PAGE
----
As I read a story to an eighth grade eighth-grade class, they were instructed to imagine themselves as the main character and to notice what the character was thinking and feeling. “What’s the difference between a thought and an emotion?” asked one 8th grade student. I was surprised that I had to explain the difference to an almost high-school age student from an upper middle class background. I went on to explain that emotions are sensations we experience in our body, sometimes strongly, sometimes subtly, that tell us how we feel and that thoughts are ideas, words, opinions, interpretations, judgments, etc., that may give voice to that feeling or arise from other outside stimulation, formed in our heads.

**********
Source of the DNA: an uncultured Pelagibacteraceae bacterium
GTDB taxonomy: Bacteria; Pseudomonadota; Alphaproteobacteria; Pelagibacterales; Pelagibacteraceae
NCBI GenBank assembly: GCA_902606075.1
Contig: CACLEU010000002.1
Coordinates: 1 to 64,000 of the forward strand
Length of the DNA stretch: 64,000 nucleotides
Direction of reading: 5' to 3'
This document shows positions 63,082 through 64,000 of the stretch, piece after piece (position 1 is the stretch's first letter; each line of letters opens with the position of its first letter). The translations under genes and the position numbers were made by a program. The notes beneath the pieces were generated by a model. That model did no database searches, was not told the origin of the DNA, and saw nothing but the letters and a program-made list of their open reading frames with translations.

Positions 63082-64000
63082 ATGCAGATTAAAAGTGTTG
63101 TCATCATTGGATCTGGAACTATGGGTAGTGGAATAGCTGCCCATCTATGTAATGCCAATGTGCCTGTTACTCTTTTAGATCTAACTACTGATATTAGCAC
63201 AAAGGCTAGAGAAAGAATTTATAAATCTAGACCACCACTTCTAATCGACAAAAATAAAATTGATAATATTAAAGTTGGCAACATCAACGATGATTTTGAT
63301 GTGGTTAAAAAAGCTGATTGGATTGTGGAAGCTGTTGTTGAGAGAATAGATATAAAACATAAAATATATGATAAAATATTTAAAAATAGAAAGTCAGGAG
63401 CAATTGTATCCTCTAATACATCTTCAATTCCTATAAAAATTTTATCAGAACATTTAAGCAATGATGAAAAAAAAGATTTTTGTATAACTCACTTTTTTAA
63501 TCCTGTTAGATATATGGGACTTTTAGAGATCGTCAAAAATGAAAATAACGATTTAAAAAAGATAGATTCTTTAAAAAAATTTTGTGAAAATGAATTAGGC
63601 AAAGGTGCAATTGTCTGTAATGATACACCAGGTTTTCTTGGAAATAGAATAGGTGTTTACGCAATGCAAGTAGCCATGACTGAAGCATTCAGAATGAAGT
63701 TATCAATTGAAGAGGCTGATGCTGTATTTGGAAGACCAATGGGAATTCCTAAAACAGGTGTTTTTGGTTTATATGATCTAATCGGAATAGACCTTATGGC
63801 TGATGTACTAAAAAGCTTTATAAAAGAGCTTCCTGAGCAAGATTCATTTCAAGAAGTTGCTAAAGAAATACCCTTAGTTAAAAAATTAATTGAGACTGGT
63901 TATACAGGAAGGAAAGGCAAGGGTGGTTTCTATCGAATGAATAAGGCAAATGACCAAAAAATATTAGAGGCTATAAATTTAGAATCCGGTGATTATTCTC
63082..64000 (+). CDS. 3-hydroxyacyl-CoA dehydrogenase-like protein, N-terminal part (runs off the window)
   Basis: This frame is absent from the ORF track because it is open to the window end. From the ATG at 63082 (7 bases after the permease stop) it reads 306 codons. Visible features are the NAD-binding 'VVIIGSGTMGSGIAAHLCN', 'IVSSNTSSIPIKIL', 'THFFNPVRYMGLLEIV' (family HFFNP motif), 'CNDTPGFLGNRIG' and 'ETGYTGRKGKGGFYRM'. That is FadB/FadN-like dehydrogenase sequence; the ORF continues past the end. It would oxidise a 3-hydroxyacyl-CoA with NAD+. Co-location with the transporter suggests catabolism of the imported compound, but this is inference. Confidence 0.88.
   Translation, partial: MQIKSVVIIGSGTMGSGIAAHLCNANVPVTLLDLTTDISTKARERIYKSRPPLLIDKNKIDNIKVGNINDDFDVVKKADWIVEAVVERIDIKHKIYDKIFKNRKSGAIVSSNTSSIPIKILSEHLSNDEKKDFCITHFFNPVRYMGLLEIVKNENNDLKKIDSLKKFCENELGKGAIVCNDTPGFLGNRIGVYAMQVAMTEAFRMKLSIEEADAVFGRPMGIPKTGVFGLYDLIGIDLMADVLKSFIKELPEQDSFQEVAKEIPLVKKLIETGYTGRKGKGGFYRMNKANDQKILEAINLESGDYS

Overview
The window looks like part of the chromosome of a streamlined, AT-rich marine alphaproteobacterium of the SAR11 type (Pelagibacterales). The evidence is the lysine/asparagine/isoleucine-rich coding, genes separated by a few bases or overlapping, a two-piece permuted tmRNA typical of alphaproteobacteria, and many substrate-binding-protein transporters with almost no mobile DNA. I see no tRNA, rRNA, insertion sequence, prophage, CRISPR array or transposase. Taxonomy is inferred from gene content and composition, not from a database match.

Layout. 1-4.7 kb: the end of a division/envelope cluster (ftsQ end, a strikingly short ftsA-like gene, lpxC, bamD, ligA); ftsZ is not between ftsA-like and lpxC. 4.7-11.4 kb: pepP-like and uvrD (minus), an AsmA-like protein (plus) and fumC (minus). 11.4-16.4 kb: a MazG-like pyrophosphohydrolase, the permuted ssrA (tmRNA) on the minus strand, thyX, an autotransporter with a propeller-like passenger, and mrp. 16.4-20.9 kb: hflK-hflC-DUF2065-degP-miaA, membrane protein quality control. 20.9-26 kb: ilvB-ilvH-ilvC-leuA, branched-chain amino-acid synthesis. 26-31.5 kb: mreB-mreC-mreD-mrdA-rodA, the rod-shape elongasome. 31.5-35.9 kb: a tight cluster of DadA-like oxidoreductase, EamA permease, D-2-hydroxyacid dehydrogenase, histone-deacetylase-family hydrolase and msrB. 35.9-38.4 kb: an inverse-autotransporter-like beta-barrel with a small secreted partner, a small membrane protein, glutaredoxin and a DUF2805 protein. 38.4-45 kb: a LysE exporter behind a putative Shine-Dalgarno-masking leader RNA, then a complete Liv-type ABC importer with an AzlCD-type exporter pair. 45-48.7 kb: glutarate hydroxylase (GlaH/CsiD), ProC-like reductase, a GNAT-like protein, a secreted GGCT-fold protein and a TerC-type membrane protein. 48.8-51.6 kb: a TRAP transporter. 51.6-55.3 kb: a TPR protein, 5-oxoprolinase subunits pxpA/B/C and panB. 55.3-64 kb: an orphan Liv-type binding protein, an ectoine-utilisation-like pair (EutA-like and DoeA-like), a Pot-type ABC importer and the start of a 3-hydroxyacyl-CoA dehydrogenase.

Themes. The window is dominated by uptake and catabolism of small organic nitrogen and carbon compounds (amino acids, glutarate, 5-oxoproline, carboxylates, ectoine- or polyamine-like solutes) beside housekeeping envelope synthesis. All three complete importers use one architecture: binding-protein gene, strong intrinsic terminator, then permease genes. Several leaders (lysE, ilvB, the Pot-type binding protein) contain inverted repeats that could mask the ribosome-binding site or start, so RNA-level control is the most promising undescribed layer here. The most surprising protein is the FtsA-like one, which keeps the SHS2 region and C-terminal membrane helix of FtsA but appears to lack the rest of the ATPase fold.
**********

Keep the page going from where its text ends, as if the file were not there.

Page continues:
I was grateful that the student had the courage to ask that question, for his own sake and for others who were wondering the same thing. This was a powerful reminder to me of how important it is to educate students about what they experience on the inside, regardless of age so they can learn how to better navigate the terrain of both their inner and outer worlds.
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